Sep 3, 2010

Hood 2 Coast

Once a year 12,000 crazy people decorate their cars with double andantes, and run through the night from the parking lot at Timberline to the beach, largely on back roads.  For a fee of $100+ each, the deal includes smelly bodies and car sickness in dusty stop-and-go traffic after 2 1/2 hrs of sleep in a field to get to a long port-a-potty line before dashing down the road again.  It's a special kind of hurry-up and wait.

team 821, van 2, "before"
In my defense, I view it as a celebration of running, and is worthwhile if you have a fun team.
This year I got on a team with 3 cardiologist, several of their staff and family, and a couple of friends that I ran with last year.  One of the guys, Ken, was former Air Force, served a mission to Korea, and works with the young men's organization in the other stake, so I really enjoyed talking with him.

Mike was on a team named ROUS (Runners of Unusual Stamina).  They started before us, but I had hopes initially that our team would catch his and we would see each other.  24 legs into the race, in a field off a small country road miles from civilization, we pulled in to take our last long break.  2 vans down I noticed the ROUS rig, surrounded by sleeping people but I didn't recognize any of their faces as they were each covered to shade from the light.  I found an empty patch of grass, and caught a little sleep, until the guy orthogonal to me straightened his legs and kicked me in the head.  Sure enough, it was my favorite Andrus brother-in-law.  His team was doing well, and we never did catch them, but it was great to see him if only for a moment.  At that same transition, I was also greeted by friends Ammon and Ann Ebert from Medford.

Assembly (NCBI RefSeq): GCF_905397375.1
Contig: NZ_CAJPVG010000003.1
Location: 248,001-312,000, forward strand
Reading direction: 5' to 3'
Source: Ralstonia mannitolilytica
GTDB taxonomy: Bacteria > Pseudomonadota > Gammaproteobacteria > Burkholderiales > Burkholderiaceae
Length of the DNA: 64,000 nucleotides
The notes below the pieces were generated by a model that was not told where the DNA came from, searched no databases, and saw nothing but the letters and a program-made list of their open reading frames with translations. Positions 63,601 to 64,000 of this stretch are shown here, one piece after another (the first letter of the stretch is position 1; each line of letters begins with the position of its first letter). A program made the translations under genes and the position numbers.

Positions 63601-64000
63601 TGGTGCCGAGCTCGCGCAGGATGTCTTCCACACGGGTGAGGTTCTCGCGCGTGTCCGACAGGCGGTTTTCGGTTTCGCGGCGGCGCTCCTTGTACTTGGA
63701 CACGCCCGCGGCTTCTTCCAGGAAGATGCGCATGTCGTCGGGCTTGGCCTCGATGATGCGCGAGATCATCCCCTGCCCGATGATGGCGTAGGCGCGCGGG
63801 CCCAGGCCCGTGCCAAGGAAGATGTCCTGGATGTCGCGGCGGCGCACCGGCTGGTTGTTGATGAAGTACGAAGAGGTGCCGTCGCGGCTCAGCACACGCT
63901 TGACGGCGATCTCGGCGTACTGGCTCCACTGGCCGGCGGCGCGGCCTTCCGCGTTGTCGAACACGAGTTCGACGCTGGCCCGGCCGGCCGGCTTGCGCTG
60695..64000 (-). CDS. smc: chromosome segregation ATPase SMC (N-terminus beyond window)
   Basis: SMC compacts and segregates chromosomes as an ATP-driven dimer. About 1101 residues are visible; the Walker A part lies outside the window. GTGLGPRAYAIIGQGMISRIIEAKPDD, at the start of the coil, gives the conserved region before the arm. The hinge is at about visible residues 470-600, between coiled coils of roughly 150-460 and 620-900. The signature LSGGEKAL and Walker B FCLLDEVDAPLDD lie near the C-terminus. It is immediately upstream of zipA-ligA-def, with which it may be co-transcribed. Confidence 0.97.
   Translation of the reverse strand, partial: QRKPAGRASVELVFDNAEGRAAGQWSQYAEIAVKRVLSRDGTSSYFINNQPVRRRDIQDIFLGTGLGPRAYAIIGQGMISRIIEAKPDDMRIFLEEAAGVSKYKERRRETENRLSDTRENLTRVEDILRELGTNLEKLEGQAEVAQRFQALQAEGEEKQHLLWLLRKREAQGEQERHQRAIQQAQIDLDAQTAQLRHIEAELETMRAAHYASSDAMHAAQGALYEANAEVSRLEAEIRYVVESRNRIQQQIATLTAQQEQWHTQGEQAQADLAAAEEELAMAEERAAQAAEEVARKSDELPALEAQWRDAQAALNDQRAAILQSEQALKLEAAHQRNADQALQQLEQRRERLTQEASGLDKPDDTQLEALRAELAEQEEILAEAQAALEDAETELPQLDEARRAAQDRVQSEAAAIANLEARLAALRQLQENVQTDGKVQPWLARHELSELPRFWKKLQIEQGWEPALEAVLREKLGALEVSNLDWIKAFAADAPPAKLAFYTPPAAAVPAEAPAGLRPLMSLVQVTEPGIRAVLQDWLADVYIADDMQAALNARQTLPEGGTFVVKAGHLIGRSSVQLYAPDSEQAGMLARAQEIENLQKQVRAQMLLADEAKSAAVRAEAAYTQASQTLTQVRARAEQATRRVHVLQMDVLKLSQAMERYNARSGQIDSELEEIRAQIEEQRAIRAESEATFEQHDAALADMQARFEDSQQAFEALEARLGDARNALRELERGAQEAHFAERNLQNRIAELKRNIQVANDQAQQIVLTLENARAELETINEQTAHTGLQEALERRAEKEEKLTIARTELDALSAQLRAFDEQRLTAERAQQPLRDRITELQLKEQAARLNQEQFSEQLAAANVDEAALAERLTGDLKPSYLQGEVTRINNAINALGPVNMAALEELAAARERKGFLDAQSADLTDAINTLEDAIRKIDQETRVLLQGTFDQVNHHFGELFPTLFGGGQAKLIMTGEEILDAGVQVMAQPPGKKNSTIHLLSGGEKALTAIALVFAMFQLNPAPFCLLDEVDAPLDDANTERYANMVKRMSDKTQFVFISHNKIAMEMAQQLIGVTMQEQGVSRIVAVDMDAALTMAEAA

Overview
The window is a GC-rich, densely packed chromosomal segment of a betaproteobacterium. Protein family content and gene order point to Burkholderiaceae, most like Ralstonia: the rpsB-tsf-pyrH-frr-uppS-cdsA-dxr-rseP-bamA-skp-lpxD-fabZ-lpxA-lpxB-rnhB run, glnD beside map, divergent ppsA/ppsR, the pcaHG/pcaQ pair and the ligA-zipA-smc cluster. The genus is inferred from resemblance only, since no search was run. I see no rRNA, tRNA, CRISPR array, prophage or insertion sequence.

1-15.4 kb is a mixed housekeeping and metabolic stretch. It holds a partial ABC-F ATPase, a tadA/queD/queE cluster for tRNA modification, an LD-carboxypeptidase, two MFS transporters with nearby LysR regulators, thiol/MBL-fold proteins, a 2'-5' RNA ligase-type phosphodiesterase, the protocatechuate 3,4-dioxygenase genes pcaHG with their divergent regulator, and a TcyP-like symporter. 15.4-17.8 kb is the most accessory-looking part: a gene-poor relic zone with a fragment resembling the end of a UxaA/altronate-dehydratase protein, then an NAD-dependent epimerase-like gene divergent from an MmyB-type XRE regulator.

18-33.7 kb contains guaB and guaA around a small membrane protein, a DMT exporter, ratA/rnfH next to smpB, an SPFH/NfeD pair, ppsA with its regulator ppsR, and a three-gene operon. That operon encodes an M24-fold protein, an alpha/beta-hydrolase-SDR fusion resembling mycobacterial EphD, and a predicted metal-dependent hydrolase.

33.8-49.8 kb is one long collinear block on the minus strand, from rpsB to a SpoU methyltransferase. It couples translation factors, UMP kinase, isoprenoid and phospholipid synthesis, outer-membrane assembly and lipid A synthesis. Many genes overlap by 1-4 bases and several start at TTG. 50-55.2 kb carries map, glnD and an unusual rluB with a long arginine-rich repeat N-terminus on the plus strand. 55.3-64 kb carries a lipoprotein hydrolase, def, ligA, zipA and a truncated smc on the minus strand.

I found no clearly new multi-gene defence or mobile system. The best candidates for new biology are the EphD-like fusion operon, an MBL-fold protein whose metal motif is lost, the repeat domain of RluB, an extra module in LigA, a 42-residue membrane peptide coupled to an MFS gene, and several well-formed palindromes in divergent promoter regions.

in a hurry.  At least, I was.
A nice part of being on a slow team is that the only pressure is what you put on yourself.
I had leg 8, which starts and ends with fairly flat 4+ mile legs, and has a middle leg that climbs almost 1000' total over 5+ miles.  I beat my time estimates, especially on the climb.  On my legs, I averaged 5:28/mile, 6:20/mile, and 5:41/mile. I still felt pretty good, so I joined a team mate for the 7 mile next-to-last leg.

our team leader
We enjoyed good weather this year, and made it back to Forest Grove before dark to rendezvous with my wife.  I jumped out of the team van at a stop light to hop into our Honda.  She did a little geocaching on our way back to my sister-in-law Tracy's birthday party then arrived at the posh motel-Lake in McMinnville.  It was after 10pm, and Esther hadn't run yet.  She was dragging Zachary out with her, and not wanting to miss out on the fun, I donned my shoes yet again for 1 more leg.  It's an admittedly strange way to have fun.


Eldon and Janeil Olsen said...

Do you have an "after" picture to juxtapose against the "before" picture. We have a new Cub Scout coming in and his mom ran in it. Impressive! I liked your name, the Pacemakers.

Em said...

You always were a little strange...

brenda said...

I admit it looks a *little* bit fun. Mike got a "kick" out of seeing you!

brenda said...

I'm just checking in to see if you've pulled yourself together enough to write a review of P2P.

Glad you survived--looks like nearly half of the starters were not finishers. Yikes.